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Mouse Model Project: Meet the Scientists!

Dear SDS community,

I am so excited to have been able to launch this project. To recap: This project is the first major puzzle piece in our strategy to drive therapy development for SDS. Our strategy includes developing key research tools for the research community by partnering with the best experts in the field. Therapy development is a very complex and expensive endeavor, and we (as a rare disease community) need to be very strategic and focused in order to make progress, fast. We are celebrating the opportunity to make this transformational impact on research and do our part for a brighter future for our children and patients.

We recently hosted a webinar to discuss this project with this expert panel, and compiled a short video of the highlights.

This mouse model project is filling a huge need: The research community needs a mouse model that (a) is based on the SBDS mutation that is most prevalent in the patient population (the 258+2T>C splice-site mutation), and (b) is able to recreate SDS symptoms representative of SDS in patients. The benefits include:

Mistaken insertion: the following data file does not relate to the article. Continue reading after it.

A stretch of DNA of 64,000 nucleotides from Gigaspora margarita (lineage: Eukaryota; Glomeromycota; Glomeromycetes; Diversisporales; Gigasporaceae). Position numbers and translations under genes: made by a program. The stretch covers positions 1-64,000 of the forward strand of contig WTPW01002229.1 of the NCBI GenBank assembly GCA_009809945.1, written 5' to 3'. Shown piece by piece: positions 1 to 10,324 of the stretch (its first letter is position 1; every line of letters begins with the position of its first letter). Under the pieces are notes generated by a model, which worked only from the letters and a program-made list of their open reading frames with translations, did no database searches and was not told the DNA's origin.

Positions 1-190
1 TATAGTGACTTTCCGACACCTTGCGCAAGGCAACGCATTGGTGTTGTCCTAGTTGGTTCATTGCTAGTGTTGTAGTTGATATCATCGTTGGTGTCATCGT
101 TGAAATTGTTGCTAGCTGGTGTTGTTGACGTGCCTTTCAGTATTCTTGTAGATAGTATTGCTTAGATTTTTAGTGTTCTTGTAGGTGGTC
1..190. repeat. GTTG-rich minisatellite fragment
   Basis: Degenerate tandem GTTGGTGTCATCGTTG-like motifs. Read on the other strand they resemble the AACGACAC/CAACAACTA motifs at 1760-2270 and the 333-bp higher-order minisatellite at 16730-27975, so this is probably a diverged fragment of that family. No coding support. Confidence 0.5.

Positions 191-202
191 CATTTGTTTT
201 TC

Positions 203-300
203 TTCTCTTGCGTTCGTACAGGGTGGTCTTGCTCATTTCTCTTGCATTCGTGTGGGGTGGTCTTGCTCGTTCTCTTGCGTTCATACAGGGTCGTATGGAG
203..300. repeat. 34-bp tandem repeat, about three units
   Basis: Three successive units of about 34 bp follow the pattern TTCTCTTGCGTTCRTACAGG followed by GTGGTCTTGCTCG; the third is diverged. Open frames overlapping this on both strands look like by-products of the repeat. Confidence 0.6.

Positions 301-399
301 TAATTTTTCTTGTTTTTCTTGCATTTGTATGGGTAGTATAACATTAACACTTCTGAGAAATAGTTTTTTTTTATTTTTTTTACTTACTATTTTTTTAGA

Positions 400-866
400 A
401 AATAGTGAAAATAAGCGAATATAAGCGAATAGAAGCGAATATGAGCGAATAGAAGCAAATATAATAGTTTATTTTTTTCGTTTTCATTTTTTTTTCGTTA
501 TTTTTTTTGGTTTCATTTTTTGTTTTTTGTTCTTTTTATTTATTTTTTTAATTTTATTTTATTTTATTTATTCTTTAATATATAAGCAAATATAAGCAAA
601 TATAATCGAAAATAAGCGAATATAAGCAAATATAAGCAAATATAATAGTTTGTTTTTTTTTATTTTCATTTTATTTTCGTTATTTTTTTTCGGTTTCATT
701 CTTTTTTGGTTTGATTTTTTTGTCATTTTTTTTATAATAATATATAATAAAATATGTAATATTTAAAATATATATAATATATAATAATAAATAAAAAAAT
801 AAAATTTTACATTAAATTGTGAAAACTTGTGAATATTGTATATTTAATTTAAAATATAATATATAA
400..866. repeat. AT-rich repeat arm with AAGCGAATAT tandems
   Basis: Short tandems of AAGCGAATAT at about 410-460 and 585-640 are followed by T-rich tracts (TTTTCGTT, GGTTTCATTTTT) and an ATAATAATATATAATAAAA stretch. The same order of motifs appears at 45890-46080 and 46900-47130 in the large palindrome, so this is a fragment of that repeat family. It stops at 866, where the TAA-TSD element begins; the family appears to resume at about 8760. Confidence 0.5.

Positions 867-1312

• having both the typical genetic and protein defect expressed in all cells of a mammalian model, so that interactions between different cells and tissues can be measured.

  • having a viable mouse, so important long term phenotypes (such as clonal evolution, leukemia, immune defects, cognitive challenges) and potential benefits of therapies can be measured.

  • enabling the development of gene targeted therapies, including gene editing, base editing, and antisense oligonucleotide therapies (ASOs).

This is exactly what we set out to do in partnership with the Jackson Laboratory and leading SDS scientists, including Dr. Johanna Rommens (SickKids Research Institute/Toronto, Canada), Dr. Marc Raaijmakers (Erasmus MC Cancer Institute, The Netherlands), and Dr. Alan Warren (Cambridge University Hospitals, UK).

About the SDS experts and scientists on the webinar panel:

Senior Scientist Emeritus at SickKids Research Institute/Toronto, Canada